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The President’s misleading deficit attack

Here’s the President, speaking yesterday in Richmond, Virginia:

THE PRESIDENT: Now, I’m not a math teacher. (Laughter.) But I know a little bit about math. They’re proposing about $4 trillion worth of tax cuts. About $700 billion of those tax cuts are for people who typically are millionaires and billionaires, and on average would get $100,000 in tax relief — $700 billion that we don’t have, we’d have to borrow in order to provide these tax cuts. And 98 percent of Americans wouldn’t see any benefit from it.

And keep in mind that because we don’t have it, it would actually end up costing more than $700 billion, because we’d end up having — since we’re borrowing it, we’d have to pay interest on it.

… So when you add it all up, essentially their proposal would drastically expand the deficit instead of shrinking it.

The President uses two aggregate numbers: “about $4 trillion worth of tax cuts” and “more than $700 billion.” In both cases these are 10-year totals.

What the President didn’t say is that he and Republicans basically agree on the other $3.1 trillion of “tax cuts,” which I think of as preventing tax increases.

If the President thinks that Republicans are irresponsible for proposing $700 B of “tax cuts” that he opposes because of the deficit effect, why is he OK with the other $3.1 trillion of deficit effect?

The President says “… $700 billion that we don’t have.” Presumably he thinks “we have” $3 trillion but not the additional $700 billion.

Did he make a judgment that, relative to current law, it’s OK to increase the deficit by $3.1 trillion, but not by $3.8 trillion?

If he did that’s actually a legitimate policy position to defend. But the way the President describes it, Congressional Republicans are the only ones whose policies would make the deficit higher than current law.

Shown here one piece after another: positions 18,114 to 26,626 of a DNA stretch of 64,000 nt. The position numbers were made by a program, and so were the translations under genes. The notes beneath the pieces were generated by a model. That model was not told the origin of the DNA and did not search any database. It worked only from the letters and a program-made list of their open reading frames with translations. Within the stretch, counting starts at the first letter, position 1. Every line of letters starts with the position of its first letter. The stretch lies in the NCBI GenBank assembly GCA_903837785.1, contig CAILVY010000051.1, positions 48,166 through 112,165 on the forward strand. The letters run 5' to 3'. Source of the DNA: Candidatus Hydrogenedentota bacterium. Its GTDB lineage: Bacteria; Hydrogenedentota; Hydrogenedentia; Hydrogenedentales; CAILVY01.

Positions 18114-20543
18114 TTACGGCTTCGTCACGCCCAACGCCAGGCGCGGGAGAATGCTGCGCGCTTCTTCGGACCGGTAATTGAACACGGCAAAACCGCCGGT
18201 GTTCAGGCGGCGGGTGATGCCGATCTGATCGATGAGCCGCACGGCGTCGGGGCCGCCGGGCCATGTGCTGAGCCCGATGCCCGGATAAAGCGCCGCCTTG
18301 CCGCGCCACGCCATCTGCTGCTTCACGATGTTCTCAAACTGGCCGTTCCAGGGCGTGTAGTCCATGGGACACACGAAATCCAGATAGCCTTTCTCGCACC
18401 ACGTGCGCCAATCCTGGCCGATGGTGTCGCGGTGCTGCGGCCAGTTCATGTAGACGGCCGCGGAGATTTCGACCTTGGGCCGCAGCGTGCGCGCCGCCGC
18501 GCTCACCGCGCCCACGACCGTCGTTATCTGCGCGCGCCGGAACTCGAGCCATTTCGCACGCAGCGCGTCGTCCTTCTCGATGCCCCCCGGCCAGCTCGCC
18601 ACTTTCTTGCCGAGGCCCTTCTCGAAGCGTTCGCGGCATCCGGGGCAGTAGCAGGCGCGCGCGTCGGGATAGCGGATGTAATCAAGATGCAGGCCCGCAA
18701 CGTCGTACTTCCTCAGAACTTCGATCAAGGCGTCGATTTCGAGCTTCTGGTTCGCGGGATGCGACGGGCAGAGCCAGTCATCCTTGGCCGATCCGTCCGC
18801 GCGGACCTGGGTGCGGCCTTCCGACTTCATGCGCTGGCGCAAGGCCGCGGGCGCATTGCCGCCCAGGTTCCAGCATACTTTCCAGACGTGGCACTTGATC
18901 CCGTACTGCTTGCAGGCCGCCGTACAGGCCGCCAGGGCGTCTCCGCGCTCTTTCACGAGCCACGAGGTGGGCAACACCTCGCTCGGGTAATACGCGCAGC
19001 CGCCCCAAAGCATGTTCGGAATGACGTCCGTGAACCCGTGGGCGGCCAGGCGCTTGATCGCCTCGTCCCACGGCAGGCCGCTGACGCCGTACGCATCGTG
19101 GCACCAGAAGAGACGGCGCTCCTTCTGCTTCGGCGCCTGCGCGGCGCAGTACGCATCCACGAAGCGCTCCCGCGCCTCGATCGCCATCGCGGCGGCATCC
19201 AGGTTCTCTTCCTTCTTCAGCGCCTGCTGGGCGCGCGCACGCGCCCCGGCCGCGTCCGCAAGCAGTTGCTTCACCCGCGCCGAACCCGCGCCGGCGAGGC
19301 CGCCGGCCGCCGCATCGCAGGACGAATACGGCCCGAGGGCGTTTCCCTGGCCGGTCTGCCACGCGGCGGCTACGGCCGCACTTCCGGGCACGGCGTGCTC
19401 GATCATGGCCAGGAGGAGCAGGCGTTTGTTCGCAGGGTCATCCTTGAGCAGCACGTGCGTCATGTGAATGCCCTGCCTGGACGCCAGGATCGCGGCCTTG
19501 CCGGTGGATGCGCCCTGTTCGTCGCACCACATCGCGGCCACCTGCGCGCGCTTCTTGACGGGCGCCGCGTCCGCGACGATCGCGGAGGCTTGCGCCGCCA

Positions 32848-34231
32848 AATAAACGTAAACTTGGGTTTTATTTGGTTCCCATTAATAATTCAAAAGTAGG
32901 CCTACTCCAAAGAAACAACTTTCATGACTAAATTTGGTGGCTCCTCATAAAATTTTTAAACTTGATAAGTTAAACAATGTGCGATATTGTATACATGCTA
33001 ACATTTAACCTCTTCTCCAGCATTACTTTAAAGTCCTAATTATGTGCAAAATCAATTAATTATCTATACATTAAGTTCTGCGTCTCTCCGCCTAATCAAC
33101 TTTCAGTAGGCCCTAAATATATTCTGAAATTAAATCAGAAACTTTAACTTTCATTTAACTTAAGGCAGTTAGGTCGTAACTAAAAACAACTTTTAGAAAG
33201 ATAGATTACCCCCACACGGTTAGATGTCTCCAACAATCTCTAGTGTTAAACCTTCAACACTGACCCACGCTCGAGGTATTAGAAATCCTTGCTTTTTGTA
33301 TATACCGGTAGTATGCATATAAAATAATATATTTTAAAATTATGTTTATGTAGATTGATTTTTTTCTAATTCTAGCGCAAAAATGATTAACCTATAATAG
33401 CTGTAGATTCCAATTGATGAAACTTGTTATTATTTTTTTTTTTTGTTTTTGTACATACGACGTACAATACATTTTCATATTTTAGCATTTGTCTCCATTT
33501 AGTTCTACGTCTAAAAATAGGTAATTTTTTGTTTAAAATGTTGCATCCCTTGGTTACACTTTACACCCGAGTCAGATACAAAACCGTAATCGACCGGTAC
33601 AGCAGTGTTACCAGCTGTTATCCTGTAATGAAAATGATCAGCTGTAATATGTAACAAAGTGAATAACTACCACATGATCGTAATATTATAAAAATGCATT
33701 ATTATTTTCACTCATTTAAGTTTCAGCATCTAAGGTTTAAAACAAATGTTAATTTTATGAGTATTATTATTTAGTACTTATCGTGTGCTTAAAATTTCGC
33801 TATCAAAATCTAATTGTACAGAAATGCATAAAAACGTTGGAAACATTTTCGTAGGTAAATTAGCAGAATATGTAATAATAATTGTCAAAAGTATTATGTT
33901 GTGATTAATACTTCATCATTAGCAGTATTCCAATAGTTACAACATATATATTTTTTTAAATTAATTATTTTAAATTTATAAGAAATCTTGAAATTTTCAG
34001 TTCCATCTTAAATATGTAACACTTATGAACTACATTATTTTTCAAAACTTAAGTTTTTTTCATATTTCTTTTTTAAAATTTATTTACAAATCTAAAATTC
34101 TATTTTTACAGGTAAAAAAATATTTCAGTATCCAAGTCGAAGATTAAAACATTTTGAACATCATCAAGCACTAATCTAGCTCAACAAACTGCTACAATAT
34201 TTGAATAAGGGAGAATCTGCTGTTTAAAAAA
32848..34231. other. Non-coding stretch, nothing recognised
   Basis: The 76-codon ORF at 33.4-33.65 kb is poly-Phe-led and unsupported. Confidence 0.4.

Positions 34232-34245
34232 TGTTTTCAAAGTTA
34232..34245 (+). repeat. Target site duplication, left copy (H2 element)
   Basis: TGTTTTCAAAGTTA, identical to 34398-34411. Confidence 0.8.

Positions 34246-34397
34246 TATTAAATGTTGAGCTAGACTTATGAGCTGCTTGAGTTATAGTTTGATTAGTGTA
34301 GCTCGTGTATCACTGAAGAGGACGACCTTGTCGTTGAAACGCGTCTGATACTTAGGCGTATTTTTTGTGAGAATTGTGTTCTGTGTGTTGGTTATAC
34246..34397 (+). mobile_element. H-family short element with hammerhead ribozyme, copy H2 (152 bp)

That’s not true, to the tune of $3.1 trillion over the next decade.

Here is what I think is a fair description of the two positions:

  • The President wants to change the law to prevent tax increases on individuals who earn up to $200K per year, and on families who earn up to $250K per year. In addition he wants to change the law to prevent other tax increases that I won’t describe here. If the President’s proposal were to become law, over the next decade the federal government would take in about $3.1 trillion less revenue than it would under current law, and deficits would be the same amount higher.
  • Congressional Republicans agree with the President’s proposals, but they insist that tax increases also be prevented on individuals and families (some of whom are small business owners) with incomes above the President’s thresholds. If the Congressional Republican proposal were to become law, over the next decade the federal government would take in about $3.8 trillion less revenue than it would under current law, and deficits would be the same amount higher.
  • The difference between the two positions is about $700 billion over the next decade.

Note also the President’s use of the phrase “$700 billion that we don’t have” to mean “the government has tax revenue that it shouldn’t give to people.”

As I wrote last month:

In this view of the world, revenues belong to the government and are allocated by policymakers as gifts to those who need or deserve them. When you hear that “we cannot afford to cut taxes” and “we should not give tax cuts to ______,” you are hearing this philosophy.

… You can learn a lot about how an elected official approaches spending, taxes, and deficits by listening to how he or she uses the pronoun “we” and whether he or she refers to “paying for government spending” or “paying for spending and tax cuts.”

(photo credit: White House)

By | 2017-01-22T12:51:01+00:00 Thursday, 30 September 2010|